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Hope for the homeless

San Antonio's Haven is made of big dreams, Big Brother, and huge potential

Courtesy Image
A map of the planned Haven for Hope campus, currently under construction. The building labeled “Detox, IOPC and Community Court” houses the Restoration Center, which has been open for more than a year.

 

If you’re homeless on the streets of San Antonio, beaten down by the heat, the omnipresent dust, the drought-dry fountains, and the near-constant hunger, hang in there. Early next year, Haven for Hope, the one-stop mega-shop for all your needs, will open just west of downtown. This not being much of a walking town, transportation will be provided. On its 37 acres, you’ll find housing, medical and dental care, optometrists, job training, a salon, child care and public-school enrollment, a bank, a kennel for man’s best friends, hot running water, and three square meals a day — all courtesy of the City of San Antonio and Bexar County, who are as tired of carting your ass to the drunk tank and running it off of the wide granite ledges at Travis Park as you are of being hauled and prodded.

Ditto you downtown merchants who look forward to a morning that doesn’t begin with the pungent aroma of human piss or a ceremonial clearing of abandoned bedding. Haven is, by all estimates, going to be a game-changing facility for San Antonio. Based
on successful homelessness-eradication initiatives in cities such as San Diego and St. Louis, it brings together on one “campus” dozens of social-service agencies, including the Alamo Colleges, CentroMed, Goodwill Industries, the San Antonio Food Bank, SAMMinistries, and Catholic Charities. But integrating previously far-flung services isn’t Haven’s most progressive component. What has the potential to truly revolutionize the homeless cycle is the programming, which encourages Haven residents to transition to stable, independent housing and employment with a system of (mostly) carrots and (a few) sticks.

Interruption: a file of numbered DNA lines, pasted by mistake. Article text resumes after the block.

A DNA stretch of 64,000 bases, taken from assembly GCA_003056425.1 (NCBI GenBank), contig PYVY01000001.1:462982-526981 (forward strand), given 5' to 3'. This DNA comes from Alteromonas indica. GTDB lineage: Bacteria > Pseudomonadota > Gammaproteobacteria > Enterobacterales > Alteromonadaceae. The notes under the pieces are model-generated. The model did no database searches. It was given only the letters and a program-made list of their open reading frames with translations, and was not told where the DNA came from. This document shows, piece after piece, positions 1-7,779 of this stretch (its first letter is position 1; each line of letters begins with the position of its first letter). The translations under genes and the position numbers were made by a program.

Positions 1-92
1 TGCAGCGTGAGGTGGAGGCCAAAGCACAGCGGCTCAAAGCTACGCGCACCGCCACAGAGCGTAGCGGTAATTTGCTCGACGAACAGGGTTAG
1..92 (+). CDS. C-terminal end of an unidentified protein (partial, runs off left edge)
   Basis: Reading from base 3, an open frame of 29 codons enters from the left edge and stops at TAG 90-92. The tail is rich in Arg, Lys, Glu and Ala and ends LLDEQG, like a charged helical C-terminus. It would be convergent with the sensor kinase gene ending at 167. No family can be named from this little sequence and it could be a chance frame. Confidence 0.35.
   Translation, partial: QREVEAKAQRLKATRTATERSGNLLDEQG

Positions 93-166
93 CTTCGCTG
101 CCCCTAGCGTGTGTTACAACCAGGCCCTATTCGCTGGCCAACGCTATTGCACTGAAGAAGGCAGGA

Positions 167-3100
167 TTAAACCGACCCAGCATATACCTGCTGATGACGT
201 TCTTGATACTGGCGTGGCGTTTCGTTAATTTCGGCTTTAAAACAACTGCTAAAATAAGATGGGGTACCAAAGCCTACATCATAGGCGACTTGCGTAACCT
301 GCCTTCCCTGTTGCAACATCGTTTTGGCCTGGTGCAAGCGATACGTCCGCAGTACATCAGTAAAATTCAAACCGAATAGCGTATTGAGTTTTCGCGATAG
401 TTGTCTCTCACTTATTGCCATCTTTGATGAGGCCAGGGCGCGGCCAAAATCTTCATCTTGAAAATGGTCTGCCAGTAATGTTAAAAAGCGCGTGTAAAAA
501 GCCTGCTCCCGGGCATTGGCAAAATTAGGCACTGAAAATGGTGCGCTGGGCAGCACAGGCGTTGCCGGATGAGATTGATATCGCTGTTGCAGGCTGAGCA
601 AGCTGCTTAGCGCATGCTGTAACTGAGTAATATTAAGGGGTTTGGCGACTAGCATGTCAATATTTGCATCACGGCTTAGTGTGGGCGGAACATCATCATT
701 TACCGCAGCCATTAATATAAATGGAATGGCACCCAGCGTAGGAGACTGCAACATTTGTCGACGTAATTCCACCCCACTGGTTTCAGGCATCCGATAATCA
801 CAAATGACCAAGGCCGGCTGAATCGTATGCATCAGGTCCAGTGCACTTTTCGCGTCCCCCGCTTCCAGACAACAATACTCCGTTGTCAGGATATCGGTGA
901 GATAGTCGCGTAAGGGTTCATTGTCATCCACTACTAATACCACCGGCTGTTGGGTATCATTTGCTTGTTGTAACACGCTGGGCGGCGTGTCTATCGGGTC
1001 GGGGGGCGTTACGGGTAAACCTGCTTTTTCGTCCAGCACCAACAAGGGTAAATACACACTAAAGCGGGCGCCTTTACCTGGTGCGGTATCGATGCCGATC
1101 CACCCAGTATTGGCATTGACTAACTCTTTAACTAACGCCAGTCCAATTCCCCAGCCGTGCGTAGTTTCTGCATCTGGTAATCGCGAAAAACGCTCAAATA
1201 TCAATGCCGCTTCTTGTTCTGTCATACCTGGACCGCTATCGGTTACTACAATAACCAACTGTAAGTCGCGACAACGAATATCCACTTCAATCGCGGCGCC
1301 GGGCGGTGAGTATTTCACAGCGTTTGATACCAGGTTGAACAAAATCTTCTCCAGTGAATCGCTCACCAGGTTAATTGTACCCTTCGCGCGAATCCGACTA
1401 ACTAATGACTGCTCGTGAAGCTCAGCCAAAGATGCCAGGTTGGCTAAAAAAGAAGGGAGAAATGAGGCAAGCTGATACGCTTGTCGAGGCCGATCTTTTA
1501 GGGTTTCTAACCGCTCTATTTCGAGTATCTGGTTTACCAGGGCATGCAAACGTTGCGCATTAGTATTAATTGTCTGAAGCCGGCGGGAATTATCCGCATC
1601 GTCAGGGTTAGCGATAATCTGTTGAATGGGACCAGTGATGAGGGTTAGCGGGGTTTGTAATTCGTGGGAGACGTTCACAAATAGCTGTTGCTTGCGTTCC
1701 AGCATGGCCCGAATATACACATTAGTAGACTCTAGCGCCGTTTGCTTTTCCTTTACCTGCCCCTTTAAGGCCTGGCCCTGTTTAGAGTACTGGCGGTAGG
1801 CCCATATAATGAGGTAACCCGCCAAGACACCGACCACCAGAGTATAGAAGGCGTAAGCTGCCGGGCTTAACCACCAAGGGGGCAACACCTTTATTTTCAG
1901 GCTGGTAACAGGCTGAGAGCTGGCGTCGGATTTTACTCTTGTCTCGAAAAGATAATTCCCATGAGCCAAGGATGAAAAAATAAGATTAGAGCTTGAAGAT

Homeless clients will be able to participate in Haven’s program at three levels. At the entry level, you’re sleeping outside in Prospects Courtyard — no responsibilities, no commitment, come and go as you please (with caveats; read on). Haven will feed you and you’ll have access to showers and laundry machines. Behave well enough and show up regularly, and you can move to the indoor courtyard area. Outreach staff will work the courtyard crowds, looking for individuals who are ready and willing to become Emergency Members. Emergency Members live inside in a group dormitory and sign a contract promising to work 40 hours a week, but it’s not indentured servitude. Work can include receiving counseling, job training, and dealing with other obstacles to employment and housing. Emergency Members eventually work their way up to Emerging Member status, which includes private living quarters, more amenities, and the job and housing hunt proceed in earnest. Haven’s goal is to graduate 60 percent of its clients annually — making room for another crop of upwardly mobile dispossessed. Success is defined as a full year in a job and a domicile.

At Dallas’ The Bridge, a 15-month-old homeless facility similar in concept to Haven [see “Bridge to somewhere,” September 2], Managing Director Jay Dunn says clients take an average of four months to work through the transition program, but, he notes, “not everyone enrolls in transition services early.”

“The far-out deadline [for completing Haven’s transition program] would be two years,” says former District 5 Council Member Patti Radle, who was instrumental in the development of Haven for Hope. “In Florida, the campus is open-ended, [and] the average stay is 53 days. ... People who get into the program are going to be motivated.”

But for procrastinators who malinger at one of the program levels, motivation is built in. Haven members work with case managers who design individual service strategies, and meeting the strategy’s goals are key to obtaining amenities, such as access to the onsite gym and salon. Members must attend the meetings and self-improvement opportunities to which they’ve committed, otherwise, “They lose their privileges on the campus,” says Haven Chief of Staff Meghan Garza-Oswald. “In an extreme case, Haven can turn off a resident’s food card.” The first place he or she will go if that happens, Garza-Oswald says, is to his or her case manager, who will help them get back on track.